Many major world cities have historic hotels – think the Plaza in New York, the Dorchester or the Savoy in London, the Ritz hotels in Lisbon, Madrid or Paris and, of course, Raffles Singapore. Tokyo’s iconic luxury hotel is The Imperial. It was originally built in 1890 for the government to entertain foreigners, and it was re-imagined in the period 1916-1923 by Frank Lloyd Wright (whose 150th birthday it is celebrating this year). Today the imposing lobby of what is now a 931-room hotel is liberally dotted with businessmen in dark suits and ties. Apart from those in kimonos, women are also sombrely dressed, as always. Flowers lighten the scene, says the gal.
I was invited to lunch with the hotel’s MD and Deputy GM Yukio Kanao – no, I do not understand Japanese companies’ senior pecking orders, either. The hotel’s #1 GM, Hideya Sadayasu, is also President, and his immediate boss appears to be Tetsuya (Ted) Kobayashi, who gave up political science to join the hotel as a janitor. All these three gentlemen, by the way, are absolutely charming as well as being innate professionals. So there I was, with Kanao-san and his PR minder, seated at Kamon, on the 17th floor of the hotel. We were at a teppanyaki counter, in the hands of the master spatula-artist shown above.
We had linen napkins, held with silver chains, tied round our necks, and first, while we discussed affairs of state and, more importantly, of the hotel, pumpkin soup, its rim intentionally sprinkled with designer salts, appeared as if by magic. And then, wielding a pristine spatula, the master chef started work. First he showed the ingredients, which included tenderloin from Hokkaido. He was really rather liberal with the seasonings, and used the side of the spatula as a knife to chop mushrooms into bite-sizes and to make a slit in each of the rounds of sweet potato (lengths of skin went into those slits). The dishes were ready, and gosh the combination did taste good.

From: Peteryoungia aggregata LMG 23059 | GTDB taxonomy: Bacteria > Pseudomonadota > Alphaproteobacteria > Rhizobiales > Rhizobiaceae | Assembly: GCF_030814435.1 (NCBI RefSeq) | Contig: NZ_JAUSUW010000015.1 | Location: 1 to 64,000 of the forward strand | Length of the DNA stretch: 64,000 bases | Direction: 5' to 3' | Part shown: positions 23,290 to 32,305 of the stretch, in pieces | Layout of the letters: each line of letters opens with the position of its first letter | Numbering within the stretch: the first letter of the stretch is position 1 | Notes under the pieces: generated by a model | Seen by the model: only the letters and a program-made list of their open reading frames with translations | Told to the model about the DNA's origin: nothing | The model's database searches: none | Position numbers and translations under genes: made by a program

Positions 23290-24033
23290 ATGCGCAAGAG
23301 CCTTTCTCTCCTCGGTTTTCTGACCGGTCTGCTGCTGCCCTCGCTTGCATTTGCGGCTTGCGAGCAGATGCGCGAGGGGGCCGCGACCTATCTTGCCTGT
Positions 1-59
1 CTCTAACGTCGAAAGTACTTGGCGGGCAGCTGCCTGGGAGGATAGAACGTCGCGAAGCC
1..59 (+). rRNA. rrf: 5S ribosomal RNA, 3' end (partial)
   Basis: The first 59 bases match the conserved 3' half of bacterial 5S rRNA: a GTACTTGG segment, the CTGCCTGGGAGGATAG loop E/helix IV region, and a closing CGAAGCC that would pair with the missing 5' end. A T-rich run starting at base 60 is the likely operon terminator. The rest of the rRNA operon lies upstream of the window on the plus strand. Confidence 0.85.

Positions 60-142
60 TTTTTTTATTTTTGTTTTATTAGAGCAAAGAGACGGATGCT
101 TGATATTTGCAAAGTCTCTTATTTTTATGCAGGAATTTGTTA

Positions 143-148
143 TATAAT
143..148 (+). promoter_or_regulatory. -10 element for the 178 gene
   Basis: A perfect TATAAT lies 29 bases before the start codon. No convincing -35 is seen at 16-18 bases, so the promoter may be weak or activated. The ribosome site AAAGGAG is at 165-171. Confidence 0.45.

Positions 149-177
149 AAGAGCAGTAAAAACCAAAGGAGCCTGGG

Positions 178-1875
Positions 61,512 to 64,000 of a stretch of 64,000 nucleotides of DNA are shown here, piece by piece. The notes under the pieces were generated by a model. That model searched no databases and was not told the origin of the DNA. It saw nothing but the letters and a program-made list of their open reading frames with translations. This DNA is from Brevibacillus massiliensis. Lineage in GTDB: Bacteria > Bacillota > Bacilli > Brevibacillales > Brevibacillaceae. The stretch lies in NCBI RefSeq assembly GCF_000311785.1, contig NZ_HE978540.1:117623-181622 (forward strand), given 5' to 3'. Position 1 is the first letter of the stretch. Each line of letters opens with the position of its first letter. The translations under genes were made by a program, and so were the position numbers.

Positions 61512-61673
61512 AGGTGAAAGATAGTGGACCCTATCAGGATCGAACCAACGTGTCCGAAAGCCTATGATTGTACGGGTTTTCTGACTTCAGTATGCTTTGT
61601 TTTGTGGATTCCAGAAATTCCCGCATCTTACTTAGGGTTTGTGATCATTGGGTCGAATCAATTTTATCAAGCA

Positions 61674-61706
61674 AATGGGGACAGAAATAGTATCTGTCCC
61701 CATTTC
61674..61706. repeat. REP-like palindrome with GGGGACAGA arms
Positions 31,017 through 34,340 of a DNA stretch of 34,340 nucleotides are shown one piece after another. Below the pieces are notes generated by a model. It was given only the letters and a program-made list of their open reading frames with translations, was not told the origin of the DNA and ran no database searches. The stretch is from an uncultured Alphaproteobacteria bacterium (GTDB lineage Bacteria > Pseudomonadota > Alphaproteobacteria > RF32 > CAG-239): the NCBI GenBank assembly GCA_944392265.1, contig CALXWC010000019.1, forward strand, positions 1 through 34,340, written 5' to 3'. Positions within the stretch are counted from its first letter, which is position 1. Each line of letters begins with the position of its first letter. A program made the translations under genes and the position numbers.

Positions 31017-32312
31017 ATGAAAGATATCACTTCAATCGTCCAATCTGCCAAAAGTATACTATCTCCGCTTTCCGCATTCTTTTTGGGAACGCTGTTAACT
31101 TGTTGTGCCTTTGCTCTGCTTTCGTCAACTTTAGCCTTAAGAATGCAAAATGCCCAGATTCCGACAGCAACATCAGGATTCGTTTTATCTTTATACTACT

Kanao-san says there are 1,800 working at this luxury hotel, the high number needed because of dining, wining and events. As well as 17 restaurants, there are big banquet occasions, all adding up to the fact that 60% of total revenue is not from beds. We talked a bit about the owner of it all, the massive property group Mitsui Fudosan, who also own the lovely Amanemu in Shima, where I had been less than a week ago, and, in Hawaii, Halekulani, which I will be returning to in December. Kanao-san also spoke about two sister hotels that provide a perfect three-stop circuit for luxury travellers. Start here, be driven two hours to the Alpine-style mountain resort Kamikochi Imperial, open summer only, and then on to Imperial Hotel Osaka, right next to the historic castle. This sounds just perfect for culture and nature-loving travellers.